landscaping

Lizzie Kibler

If you're a fan of Cincinnati Edition's monthly gardening show, here's a chance to hear from and meet our experts live and in person. 

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Now that it seems spring is finally here for good, it's time to see what kind of shape your yard and garden are in, plan what you would like to grow this year, and take steps now that will make caring for your plants, trees and lawns much easier this summer.

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There are many benefits to collecting your own seeds or trading seeds with other gardeners in your area, from preserving heirloom plants to finding new varieties to try.

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If you are a serious gardener, would like to dress-up your yard or make better use of the space you have available, winter is the perfect time to do some research, take some classes and put your landscape plans together so you're ready to start planting this spring.

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Typically gardeners in our region spend this time of year inside, researching new plants, ordering seeds and planning their spring gardens. 

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Even though the cold weather has settled in, that doesn't mean you have to stop gardening. 

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We are getting close to the time of year when many people consider turning over their gardens and allowing them to rest until spring. But there is still plenty of growing season left in our region. 

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Whether you are growing fruits and vegetables or prefer ornamental flowers in your landscaping, this is the time of year pests can invade and quickly damage or destroy your plants. 

Steve Cummings

Over the last several years, an increasing interest in learning more about where our foods come from and a desire to eat healthier have prompted more people living in urban areas to grow their own fruits and vegetables.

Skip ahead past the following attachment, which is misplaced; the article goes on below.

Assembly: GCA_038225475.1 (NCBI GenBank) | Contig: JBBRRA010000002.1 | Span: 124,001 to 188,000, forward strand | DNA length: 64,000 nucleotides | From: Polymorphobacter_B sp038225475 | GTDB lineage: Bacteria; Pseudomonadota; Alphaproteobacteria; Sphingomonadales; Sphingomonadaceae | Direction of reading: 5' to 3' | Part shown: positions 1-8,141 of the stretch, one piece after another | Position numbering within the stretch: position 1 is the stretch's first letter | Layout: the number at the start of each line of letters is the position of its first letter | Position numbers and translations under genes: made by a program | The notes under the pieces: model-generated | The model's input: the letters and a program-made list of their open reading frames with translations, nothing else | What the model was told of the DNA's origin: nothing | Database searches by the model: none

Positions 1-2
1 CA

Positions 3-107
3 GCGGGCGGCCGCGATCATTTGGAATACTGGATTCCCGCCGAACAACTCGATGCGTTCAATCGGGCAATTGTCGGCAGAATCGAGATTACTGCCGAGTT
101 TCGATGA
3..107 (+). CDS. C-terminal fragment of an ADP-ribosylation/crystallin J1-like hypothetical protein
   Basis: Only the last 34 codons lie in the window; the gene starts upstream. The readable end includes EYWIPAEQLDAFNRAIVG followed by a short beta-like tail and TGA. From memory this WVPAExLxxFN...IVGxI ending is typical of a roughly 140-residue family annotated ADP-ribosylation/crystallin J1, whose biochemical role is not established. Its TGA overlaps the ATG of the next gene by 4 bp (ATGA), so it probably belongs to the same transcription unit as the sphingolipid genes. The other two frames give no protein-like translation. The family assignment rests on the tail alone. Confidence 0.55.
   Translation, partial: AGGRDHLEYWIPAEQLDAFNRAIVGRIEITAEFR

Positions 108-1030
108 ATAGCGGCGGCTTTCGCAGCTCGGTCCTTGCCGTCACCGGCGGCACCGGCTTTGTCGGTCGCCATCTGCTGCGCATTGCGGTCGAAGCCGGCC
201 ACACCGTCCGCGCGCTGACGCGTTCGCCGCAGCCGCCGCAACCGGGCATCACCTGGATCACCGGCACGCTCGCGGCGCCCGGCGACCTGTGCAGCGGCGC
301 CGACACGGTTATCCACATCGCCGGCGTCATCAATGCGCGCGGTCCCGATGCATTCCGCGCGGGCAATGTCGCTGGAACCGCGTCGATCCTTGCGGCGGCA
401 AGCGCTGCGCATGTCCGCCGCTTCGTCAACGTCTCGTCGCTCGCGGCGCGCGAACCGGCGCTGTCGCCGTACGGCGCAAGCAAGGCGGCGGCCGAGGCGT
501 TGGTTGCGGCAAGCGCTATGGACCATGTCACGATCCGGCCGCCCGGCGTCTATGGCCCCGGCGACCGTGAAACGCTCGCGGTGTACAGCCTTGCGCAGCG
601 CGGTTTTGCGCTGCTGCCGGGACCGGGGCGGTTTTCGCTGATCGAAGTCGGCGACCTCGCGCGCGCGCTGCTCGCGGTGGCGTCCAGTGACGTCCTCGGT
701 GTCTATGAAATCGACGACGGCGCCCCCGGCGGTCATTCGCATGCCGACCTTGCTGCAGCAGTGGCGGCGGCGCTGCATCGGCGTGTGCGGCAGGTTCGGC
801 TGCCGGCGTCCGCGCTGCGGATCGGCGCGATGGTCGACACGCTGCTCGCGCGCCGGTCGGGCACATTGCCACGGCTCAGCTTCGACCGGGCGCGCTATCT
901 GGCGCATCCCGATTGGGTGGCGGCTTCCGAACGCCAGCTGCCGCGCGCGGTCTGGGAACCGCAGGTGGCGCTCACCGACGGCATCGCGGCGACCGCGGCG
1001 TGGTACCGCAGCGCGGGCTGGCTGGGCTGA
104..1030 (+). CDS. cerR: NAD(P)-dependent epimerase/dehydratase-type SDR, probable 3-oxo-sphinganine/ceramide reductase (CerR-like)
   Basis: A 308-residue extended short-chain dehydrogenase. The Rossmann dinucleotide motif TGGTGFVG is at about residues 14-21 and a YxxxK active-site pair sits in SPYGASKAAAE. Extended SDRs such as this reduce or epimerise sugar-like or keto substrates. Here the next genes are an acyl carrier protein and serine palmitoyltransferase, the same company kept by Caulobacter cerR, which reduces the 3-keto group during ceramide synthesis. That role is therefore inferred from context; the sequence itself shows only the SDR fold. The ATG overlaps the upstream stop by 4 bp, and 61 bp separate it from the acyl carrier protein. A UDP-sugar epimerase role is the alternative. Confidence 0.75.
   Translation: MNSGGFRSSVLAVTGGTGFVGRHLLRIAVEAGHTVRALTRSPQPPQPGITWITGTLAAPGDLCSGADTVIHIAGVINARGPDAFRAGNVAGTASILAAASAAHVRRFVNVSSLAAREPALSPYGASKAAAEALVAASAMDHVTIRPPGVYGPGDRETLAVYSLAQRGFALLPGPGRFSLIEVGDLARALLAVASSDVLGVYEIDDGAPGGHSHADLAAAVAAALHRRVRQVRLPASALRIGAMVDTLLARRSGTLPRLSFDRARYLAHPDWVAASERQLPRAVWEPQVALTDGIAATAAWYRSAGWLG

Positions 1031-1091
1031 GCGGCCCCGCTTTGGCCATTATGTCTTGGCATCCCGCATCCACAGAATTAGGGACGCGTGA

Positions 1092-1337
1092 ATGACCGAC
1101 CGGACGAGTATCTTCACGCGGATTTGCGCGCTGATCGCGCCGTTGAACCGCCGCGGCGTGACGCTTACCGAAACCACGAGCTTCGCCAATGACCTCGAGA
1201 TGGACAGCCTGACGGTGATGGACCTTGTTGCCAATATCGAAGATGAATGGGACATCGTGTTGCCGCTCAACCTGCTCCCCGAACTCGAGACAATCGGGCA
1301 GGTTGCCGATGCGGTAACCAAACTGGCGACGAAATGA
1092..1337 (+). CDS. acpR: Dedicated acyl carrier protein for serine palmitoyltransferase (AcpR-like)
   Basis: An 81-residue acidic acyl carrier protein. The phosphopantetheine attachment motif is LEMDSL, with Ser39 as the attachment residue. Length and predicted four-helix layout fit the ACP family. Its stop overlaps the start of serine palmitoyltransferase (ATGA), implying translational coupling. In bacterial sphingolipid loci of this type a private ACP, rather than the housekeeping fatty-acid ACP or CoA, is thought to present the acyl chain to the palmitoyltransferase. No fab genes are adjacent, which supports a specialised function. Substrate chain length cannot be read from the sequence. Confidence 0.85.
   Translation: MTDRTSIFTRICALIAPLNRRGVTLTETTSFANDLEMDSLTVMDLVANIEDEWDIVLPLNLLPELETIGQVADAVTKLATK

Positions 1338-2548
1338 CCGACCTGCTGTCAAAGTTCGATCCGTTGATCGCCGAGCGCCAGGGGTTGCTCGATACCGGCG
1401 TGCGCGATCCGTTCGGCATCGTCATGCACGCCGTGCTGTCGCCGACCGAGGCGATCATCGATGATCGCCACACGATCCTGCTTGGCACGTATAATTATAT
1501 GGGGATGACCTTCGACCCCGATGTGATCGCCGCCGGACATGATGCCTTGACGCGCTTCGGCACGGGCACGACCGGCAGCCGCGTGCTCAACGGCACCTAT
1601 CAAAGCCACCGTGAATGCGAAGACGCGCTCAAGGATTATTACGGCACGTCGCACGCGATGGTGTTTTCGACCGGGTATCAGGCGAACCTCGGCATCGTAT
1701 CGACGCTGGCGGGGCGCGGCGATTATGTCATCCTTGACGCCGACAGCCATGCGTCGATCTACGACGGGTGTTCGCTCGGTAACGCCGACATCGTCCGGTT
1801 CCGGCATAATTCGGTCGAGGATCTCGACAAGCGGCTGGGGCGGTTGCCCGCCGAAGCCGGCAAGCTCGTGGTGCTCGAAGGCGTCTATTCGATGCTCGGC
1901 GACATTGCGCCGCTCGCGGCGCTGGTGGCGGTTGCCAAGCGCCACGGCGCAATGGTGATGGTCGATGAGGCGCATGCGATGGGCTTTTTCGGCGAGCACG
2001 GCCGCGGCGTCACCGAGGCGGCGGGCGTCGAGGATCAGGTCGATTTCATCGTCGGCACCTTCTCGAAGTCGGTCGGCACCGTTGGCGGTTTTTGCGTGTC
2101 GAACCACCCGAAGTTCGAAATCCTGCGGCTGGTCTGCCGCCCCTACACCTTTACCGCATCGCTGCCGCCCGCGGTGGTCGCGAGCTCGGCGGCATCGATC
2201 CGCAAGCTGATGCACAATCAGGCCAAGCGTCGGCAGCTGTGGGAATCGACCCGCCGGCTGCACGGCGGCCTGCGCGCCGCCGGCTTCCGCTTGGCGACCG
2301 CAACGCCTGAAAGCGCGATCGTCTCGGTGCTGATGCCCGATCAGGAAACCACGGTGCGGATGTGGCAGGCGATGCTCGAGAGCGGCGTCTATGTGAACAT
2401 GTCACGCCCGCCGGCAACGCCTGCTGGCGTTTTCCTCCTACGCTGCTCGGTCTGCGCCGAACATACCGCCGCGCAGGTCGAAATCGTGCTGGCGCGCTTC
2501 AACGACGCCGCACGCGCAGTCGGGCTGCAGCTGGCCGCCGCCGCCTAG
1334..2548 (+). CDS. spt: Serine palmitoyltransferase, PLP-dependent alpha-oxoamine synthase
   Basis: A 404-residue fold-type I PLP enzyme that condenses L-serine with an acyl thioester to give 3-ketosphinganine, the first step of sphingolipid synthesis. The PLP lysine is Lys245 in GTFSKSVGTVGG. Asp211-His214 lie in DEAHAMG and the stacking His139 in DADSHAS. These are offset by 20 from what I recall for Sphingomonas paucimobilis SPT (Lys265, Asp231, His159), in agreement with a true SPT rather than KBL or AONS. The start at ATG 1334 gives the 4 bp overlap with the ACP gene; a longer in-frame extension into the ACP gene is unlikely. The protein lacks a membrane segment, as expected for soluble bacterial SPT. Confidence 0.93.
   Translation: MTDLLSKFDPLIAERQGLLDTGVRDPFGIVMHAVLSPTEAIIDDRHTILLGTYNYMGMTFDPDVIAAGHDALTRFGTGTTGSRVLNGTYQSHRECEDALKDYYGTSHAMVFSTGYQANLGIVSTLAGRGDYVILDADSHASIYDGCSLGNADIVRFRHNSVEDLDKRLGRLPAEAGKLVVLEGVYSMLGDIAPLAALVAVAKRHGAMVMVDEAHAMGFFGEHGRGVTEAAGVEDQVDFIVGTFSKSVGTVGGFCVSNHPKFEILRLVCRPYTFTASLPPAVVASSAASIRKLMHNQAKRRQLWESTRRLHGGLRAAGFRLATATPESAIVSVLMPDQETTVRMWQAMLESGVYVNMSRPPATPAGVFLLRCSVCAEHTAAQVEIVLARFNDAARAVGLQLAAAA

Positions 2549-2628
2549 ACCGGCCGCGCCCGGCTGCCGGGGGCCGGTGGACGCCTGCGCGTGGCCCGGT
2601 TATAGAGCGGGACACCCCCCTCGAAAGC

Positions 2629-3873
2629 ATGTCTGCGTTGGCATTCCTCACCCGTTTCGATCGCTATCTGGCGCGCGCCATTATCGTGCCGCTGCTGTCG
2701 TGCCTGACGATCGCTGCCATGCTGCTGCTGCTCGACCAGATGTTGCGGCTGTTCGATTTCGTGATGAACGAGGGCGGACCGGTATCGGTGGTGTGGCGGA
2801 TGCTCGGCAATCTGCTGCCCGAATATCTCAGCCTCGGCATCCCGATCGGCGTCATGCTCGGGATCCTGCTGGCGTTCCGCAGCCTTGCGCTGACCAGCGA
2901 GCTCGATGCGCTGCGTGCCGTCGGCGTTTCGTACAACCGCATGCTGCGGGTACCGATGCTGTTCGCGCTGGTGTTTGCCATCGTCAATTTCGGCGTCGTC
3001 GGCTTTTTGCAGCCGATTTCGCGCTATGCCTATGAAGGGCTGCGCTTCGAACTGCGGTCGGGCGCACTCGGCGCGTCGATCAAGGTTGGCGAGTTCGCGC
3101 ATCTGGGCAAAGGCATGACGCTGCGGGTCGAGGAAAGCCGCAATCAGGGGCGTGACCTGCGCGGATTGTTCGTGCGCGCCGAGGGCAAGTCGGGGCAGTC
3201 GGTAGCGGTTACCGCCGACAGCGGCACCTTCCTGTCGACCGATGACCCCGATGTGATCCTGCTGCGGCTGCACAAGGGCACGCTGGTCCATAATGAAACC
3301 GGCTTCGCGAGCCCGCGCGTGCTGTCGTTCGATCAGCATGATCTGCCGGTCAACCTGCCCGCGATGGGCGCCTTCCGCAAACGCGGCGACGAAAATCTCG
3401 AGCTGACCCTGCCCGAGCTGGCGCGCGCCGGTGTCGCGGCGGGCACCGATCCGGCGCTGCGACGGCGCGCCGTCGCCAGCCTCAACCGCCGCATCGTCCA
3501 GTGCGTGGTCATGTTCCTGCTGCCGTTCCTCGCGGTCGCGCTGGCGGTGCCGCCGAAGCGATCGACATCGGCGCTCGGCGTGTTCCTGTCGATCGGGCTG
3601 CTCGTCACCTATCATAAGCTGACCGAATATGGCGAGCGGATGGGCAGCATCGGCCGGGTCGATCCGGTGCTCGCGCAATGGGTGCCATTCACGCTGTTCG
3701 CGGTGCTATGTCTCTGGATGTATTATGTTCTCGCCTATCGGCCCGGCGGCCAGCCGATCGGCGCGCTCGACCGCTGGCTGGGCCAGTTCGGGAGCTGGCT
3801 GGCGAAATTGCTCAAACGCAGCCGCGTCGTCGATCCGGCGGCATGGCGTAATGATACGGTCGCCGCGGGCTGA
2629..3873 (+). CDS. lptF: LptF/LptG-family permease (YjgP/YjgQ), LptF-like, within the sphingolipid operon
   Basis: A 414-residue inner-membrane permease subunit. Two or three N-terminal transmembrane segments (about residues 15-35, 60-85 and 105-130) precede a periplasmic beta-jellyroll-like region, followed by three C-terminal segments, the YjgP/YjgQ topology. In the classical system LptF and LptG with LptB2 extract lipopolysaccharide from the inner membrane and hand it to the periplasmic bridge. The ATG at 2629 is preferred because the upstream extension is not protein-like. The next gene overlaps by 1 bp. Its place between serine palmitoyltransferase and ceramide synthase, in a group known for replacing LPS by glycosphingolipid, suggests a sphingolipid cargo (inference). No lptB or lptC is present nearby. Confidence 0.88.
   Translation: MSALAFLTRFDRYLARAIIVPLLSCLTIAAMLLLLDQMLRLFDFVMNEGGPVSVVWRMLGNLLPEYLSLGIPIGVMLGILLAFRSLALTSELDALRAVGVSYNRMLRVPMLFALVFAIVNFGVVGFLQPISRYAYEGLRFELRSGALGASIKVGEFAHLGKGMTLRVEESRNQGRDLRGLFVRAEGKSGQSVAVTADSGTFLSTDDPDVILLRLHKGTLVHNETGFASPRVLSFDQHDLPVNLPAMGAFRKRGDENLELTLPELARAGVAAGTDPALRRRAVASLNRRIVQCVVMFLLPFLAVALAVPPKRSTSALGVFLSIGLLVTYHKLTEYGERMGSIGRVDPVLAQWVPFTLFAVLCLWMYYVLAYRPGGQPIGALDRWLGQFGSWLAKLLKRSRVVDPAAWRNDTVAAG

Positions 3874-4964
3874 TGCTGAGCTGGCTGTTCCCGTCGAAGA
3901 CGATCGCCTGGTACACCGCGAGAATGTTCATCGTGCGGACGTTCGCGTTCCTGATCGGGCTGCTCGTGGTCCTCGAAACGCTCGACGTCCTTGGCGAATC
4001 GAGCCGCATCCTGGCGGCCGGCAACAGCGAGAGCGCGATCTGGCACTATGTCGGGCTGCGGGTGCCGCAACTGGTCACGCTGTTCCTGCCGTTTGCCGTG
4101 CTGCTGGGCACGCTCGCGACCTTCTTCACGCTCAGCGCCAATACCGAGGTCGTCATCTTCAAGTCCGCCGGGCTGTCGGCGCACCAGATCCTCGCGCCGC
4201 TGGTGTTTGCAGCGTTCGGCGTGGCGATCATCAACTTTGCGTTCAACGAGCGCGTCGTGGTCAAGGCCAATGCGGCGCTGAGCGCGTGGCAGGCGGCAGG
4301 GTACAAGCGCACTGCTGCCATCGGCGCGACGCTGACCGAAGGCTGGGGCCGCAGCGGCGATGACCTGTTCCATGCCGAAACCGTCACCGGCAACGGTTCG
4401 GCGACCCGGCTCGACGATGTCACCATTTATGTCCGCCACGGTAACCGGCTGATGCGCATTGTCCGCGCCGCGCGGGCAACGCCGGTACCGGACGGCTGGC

WVXU, Pete Rightmire

Flowers are in bloom, lawns are turning a deep green and spring is in the air. But there is still a chance we could experience hard frosts and even snow before the warm weather finally settles in.

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With the recent arctic air and snow, spring seems a long way off, but now is the time to start planning your garden and deciding how to get the best use of your landscape this year.

WVXU, Elizabeth Kibler

We're already experiencing some of the intense heat and extended dry spells we usually associate with late July and early August, broken-up by heavy downpours that can temporarily swamp container gardens and flower beds. Gardening in our climate can be a challenge, the trick is choosing the proper plants and knowing what they need to stay healthy and to grow.

 We all know the environmental importance of trees. And most homeowners realize they have a significant intrinsic worth as well. The right tree in the proper setting can define a landscape and add significantly to a home’'s resale value. This is the perfect time of year to plant or relocate trees, but picking, positioning and planting a tree takes some careful thought and planning.

  Temperatures in the 90's one week, then it gets unseasonably cool, then we go days without a drop of rain followed by heavy downpours, and then there are the molds, insects, deer, moles and other critters to contend with. Many people consider gardening and yard work relaxing and enjoyable, but maintaining gardens and landscapes around here takes time, effort and experience.

Monday was Earth Day, and one way to help preserve the landscape and soil is to maintain, and in some cases, resurrect, the native plants that once existed in all regions of the planet. A new book, Back to Eden: Landscaping with Native Plants provides information and instruction on starting a native plant garden, how to make a rain garden, dealing with pests and how to avoid using fertilizers. The author, Dr. Frank Porter, joins Mark Perzel on the phone to discuss the many benefits of using native plants.

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